From its inception in 2019, the firm’s assets under management grew from 5 figures to 8 figures, with Polkadot driving most of its success. The fund’s massive growth was attributed to looking for products which accelerates the growth of startups.

“The fact that Goldman, JPMorgan and UPS are looking for exposure to DOT is confirming the trend that we have been expecting and planning for at Moonrock Capital. It’s clear now that, after a couple of years of rumours and hearsay, we finally have the attention of major traditional institutional players,”

Simon Dedic, Moonrock Capital co-founder
Polkadot blockchain
Polkadot (DOT) price chart since September 2020. Image Credit:

Building the future of Web 3.0

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Web 1.0, the first stage of the World Wide Web revolution, came into fruition in the early 1990s. Users of the Internet consumed info in a passive manner, with most content being produced only by big corporations with the resources to do so.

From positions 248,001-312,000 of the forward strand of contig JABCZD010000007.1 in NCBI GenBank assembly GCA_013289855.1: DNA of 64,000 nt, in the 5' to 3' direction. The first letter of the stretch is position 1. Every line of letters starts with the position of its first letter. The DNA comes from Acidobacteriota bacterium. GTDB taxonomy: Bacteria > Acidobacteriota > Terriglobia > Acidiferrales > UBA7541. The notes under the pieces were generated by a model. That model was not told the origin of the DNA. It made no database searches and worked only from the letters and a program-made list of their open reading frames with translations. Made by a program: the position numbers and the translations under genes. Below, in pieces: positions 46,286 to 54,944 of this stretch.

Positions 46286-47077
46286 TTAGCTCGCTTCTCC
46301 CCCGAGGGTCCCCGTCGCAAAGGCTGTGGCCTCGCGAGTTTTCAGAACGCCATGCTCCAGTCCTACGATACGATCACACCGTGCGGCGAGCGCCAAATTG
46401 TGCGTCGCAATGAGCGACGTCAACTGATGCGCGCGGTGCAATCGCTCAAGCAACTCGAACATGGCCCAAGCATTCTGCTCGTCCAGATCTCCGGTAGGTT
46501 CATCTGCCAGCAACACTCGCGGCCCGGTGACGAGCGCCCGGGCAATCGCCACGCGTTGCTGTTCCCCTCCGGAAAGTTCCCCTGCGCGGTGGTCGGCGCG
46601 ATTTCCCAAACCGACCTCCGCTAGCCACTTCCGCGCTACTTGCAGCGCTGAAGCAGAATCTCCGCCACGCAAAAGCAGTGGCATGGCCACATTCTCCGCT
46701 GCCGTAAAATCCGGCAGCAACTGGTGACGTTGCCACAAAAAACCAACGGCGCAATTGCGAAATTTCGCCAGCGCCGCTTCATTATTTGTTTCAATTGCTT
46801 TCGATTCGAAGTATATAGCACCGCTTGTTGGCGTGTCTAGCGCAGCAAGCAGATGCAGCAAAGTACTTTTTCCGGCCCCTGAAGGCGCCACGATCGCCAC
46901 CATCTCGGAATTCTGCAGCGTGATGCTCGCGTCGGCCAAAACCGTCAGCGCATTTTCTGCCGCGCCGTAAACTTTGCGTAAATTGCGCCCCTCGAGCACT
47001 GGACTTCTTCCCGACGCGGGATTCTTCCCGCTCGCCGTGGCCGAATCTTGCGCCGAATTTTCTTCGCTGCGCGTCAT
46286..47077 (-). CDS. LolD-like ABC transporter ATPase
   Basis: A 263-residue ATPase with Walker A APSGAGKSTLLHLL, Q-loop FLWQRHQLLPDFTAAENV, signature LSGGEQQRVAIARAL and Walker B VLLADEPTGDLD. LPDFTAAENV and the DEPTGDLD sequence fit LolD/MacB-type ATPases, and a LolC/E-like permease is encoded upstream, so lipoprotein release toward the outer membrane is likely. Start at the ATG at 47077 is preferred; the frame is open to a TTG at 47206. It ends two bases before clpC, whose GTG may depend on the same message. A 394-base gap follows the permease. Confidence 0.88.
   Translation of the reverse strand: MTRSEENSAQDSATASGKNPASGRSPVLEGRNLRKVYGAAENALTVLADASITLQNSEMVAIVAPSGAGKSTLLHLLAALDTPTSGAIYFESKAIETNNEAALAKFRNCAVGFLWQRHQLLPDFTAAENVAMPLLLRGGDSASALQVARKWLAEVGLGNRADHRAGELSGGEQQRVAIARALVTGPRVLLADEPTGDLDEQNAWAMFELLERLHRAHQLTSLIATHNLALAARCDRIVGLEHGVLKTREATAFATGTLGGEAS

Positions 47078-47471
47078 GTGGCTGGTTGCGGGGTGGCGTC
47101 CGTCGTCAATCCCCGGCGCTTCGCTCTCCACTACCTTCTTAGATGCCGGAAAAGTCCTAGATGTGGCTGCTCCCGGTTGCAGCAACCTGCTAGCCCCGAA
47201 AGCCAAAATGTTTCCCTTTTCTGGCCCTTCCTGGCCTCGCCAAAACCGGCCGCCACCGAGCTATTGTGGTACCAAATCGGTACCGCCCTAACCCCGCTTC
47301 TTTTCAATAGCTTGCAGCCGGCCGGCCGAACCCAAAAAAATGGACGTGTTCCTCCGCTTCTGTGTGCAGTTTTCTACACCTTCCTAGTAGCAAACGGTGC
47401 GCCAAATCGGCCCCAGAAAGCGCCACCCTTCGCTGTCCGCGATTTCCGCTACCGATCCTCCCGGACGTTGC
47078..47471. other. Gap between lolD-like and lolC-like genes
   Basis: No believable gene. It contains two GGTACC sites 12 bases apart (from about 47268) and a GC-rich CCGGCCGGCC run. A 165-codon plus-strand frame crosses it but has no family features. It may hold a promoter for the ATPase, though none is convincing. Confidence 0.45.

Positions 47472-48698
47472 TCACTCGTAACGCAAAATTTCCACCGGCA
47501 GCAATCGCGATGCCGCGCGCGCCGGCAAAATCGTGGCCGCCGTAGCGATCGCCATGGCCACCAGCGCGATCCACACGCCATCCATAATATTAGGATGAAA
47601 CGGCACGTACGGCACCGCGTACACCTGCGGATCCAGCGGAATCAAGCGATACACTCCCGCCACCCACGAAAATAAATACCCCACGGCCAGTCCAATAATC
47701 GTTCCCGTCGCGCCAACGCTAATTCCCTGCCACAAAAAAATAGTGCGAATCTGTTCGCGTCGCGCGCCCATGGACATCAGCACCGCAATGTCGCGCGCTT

Around 10 years later, Web 2.0 began, allowing users a more multifunctional ‘application’ experience. Users had access to social networking profiles, personal blogs, video channels, and were able to create their own content.

However, many criticize Web 2.0 of being too centralised, paving the way for an overemphasis on chasing profits, unethical advertising, increased surveillance and widespread data theft.

In response, many believe the usage of blockchain will usher in a new Web 3.0 era where decentralised applications are connected directly to each other, giving users control over their privacy and personal data rather than large corporations.

Polkadot is at the forefront of ushering the new Web 3.0 age and is recognised as the flagship project of the Web3 Foundation, which aims to facilitate a fully functional and user-friendly decentralised web.

The Polkadot team is currently focusing on the launch of parathreads, parachains with a pay-as-you-go model which allows developers to save costs by paying for Polkadot’s services only when needed. As of the time of writing, there are no other upcoming announcements or milestones with regard to project development.

With a one of a kind future-proof system, increasing interest from institutions and over 400 projects being built on the network, the future is bright with many colours for Polkadot.